The research community has adopted standard persistent identifiers (PIDs)—for people (e.g. ORCID) and digital object identifiers (DOIs) for research and other published outputs. But until just recently, the record of the grant award was not captured in a consistent way across funders worldwide. These awards were not easily linked up with the literature or with researchers or with institutions.
CrossRef changed that in 2019 with the launch of its DOI registration service for grants, which provides a persistent public identifier for grants and associated metadata like citations for a publication. Having grant DOIs enables researchers to acknowledge a specific grant when publishing — rather than just the name of the funder. For grant makers and the research community this open information about award investment enables connections between funding and outputs.
Altum and its funders on ProposalCentral are at the forefront of this change. In 2020, Altum became a sponsoring partner of CrossRef, and built grant DOI registration into the ProposalCentral platform, enabling funding organizations to easily and automatically connect their grants with published outputs.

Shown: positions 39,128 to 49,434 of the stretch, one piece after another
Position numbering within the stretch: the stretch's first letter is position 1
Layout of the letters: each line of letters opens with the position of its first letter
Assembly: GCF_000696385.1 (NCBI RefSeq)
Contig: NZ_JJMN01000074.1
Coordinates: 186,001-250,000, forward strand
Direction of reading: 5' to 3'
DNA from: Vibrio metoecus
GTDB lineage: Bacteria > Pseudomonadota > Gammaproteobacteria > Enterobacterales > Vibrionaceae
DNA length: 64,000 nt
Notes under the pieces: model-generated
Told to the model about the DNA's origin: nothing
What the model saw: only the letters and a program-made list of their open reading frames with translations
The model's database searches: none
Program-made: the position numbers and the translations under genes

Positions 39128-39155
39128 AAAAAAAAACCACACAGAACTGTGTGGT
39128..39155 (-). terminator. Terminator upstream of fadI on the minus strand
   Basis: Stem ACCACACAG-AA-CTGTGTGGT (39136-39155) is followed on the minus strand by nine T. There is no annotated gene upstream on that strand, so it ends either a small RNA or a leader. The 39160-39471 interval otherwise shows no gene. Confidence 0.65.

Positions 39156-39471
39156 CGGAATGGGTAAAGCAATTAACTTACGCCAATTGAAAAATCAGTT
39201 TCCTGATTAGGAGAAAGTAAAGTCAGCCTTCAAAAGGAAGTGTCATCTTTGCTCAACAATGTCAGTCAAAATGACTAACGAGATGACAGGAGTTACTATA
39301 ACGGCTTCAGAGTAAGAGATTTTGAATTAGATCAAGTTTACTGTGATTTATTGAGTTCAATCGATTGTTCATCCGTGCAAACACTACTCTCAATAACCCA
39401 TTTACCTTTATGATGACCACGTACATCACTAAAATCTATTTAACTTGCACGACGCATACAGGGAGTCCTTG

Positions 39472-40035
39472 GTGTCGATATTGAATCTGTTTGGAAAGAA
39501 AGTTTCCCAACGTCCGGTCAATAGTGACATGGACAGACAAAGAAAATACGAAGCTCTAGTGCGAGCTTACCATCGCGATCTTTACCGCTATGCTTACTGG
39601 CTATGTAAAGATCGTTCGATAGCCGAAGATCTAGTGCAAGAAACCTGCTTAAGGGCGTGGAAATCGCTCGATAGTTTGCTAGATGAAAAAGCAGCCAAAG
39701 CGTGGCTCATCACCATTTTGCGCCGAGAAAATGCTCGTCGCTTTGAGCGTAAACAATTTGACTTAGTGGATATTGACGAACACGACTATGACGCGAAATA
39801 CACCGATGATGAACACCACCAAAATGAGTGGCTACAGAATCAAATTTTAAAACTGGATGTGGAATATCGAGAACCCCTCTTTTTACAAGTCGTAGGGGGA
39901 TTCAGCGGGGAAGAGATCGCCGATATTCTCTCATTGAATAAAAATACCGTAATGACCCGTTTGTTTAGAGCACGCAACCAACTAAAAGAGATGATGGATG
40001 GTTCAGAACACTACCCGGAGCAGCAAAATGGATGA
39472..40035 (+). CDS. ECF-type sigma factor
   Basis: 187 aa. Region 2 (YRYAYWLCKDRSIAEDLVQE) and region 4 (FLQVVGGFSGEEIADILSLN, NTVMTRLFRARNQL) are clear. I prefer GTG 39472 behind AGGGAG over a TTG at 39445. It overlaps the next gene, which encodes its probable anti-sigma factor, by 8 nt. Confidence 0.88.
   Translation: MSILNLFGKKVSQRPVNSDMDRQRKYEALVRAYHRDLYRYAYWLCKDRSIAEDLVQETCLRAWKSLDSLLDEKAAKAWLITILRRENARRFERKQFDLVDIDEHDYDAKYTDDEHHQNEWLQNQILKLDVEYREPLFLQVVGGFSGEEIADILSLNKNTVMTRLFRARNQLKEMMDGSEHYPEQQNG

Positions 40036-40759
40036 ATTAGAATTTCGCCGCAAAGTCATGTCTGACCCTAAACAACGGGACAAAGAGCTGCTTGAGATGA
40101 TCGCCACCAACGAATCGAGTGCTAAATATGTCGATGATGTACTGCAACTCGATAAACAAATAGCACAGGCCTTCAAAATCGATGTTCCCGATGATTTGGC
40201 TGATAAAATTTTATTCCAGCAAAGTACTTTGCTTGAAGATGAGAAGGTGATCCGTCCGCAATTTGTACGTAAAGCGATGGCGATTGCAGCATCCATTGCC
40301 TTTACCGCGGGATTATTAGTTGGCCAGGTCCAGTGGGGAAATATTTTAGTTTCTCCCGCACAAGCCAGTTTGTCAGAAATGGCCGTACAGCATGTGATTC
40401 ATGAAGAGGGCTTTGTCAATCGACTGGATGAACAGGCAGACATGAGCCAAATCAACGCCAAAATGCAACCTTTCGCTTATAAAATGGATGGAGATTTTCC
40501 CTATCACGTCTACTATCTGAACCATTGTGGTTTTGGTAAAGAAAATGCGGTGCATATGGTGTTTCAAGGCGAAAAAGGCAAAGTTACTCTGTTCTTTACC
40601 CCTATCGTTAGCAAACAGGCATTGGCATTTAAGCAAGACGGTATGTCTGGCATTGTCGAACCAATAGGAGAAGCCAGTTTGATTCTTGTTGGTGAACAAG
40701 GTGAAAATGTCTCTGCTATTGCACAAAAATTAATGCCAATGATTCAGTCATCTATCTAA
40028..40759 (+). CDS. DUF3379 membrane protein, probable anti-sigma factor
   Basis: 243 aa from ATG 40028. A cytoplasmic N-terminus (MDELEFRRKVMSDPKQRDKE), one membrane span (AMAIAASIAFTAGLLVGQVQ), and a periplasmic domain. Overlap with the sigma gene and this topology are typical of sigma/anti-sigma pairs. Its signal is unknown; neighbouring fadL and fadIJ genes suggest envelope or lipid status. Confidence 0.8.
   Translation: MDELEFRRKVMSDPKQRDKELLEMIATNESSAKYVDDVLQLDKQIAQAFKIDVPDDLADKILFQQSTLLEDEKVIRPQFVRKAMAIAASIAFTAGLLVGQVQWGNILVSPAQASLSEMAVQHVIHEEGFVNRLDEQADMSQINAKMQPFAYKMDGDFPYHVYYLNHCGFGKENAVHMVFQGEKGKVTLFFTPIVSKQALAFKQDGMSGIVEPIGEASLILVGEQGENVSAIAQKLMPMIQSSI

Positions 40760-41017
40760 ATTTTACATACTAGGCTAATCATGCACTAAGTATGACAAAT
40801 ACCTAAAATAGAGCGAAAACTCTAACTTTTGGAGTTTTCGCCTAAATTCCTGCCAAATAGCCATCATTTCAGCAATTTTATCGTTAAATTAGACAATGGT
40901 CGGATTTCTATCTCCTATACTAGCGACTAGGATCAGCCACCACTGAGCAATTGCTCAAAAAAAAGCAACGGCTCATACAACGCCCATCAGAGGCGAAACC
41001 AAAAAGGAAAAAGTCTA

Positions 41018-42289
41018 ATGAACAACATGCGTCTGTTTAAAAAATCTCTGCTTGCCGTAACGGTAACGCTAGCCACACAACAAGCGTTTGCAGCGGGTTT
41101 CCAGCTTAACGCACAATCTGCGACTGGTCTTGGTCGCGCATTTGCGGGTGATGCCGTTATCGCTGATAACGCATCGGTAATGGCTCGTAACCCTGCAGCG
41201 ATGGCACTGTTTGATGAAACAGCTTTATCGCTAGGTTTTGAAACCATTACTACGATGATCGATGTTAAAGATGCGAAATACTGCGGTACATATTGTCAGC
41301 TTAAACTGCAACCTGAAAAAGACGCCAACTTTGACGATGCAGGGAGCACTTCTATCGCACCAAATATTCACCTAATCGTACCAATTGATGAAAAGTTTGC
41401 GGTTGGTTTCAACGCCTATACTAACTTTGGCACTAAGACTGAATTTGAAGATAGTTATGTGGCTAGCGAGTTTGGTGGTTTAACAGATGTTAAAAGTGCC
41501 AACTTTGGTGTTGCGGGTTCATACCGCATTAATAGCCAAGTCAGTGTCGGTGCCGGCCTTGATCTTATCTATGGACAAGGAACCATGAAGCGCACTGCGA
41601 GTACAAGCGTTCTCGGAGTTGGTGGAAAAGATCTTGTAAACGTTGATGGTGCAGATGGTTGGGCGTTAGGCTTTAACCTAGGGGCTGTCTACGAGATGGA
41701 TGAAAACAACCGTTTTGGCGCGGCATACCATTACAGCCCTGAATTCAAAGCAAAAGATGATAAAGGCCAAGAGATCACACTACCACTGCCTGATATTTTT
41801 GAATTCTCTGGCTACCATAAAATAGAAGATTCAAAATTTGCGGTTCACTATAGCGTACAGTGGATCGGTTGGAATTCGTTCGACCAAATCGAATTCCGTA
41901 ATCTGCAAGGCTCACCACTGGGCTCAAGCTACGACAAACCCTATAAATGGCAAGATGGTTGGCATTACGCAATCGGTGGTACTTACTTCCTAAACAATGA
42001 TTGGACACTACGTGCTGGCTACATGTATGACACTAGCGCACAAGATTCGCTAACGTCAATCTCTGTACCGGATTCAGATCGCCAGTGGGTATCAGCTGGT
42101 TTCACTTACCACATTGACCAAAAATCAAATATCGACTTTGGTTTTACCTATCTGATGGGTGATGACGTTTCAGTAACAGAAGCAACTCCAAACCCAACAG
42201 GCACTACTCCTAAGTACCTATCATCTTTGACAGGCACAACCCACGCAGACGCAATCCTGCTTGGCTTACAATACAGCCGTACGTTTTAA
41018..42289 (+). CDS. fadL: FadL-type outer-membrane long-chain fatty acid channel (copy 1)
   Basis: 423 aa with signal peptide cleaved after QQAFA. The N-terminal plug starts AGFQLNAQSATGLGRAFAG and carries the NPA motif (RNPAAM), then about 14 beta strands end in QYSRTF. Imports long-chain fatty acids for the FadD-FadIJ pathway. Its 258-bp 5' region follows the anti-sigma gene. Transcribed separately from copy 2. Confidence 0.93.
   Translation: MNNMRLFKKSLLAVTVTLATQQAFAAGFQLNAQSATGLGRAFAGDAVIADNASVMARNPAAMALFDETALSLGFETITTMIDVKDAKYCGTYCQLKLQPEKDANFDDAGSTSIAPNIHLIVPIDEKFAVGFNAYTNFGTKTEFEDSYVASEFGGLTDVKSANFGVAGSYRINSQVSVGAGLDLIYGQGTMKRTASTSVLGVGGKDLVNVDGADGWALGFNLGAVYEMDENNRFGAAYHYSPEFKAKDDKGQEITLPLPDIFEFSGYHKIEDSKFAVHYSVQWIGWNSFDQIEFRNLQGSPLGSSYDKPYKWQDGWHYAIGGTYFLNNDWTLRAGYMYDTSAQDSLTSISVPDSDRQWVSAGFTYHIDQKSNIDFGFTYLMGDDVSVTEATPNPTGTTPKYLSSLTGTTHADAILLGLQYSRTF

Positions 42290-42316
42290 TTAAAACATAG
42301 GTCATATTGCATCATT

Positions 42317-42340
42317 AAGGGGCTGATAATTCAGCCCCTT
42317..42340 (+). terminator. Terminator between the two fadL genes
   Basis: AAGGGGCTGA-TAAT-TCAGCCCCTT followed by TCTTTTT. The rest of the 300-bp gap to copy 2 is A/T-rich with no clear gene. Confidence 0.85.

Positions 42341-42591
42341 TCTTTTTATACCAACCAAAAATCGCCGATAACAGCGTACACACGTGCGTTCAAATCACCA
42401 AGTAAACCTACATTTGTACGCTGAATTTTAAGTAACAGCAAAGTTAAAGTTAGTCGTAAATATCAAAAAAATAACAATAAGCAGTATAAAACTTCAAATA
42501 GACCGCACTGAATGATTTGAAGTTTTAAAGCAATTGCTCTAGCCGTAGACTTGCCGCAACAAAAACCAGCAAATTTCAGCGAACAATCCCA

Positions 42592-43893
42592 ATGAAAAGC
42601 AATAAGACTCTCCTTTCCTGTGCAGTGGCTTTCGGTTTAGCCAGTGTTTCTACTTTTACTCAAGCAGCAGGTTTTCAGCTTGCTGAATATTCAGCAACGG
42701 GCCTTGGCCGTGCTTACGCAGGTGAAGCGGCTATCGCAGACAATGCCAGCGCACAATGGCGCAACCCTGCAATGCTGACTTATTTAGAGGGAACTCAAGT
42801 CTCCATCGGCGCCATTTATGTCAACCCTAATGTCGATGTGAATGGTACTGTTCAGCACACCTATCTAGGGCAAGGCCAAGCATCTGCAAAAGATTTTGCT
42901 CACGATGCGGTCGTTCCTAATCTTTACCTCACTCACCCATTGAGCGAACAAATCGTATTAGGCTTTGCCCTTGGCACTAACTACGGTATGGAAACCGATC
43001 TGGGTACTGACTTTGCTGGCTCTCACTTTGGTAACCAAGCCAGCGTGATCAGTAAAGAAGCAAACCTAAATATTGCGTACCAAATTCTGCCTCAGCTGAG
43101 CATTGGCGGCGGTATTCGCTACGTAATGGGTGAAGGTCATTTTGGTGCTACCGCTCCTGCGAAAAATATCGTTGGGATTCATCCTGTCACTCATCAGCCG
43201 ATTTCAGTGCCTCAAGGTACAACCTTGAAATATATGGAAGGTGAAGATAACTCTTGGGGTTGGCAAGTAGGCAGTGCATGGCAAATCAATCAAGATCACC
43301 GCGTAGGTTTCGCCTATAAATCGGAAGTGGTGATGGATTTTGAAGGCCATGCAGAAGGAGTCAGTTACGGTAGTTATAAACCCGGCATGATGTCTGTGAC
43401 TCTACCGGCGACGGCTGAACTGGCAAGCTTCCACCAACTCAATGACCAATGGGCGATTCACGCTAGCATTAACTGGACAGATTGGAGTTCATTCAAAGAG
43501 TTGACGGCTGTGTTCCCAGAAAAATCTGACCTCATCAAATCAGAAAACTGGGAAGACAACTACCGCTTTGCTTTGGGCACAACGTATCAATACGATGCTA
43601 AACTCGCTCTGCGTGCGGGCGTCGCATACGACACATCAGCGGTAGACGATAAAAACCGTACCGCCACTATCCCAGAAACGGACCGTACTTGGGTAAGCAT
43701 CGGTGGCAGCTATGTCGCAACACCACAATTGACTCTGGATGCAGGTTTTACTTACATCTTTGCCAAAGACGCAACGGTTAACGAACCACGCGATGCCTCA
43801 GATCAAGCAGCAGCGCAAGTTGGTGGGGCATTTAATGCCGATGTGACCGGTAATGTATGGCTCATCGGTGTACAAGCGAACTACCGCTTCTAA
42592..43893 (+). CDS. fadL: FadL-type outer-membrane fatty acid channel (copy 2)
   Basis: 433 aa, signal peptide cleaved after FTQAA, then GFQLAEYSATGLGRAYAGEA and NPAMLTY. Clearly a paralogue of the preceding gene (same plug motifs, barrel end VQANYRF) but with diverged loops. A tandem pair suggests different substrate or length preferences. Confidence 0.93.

Four grant makers have already registered over 250 grant DOIs, and today, the Melanoma Research Alliance (MRA) became the first funder on ProposalCentral to successfully register all its active awards.
“By establishing Crossref DOIs for our grants, we’re able to accurately track the outcomes of our funding and the impact our researchers are having throughout their careers,” said Kristen Mueller, PhD, Senior Director, Scientific Program at the Melanoma Research Alliance.
How it works: For funders on ProposalCentral who choose to participate, each award is registered with Crossref with a DOI. The DOI for the grant is both a persistent identifier and a link to additional details about the award, which the funder chooses to make open and public. The DOI and associated grant metadata is made available via Crossref to publishers, repositories, and anyone else interested in using the information.
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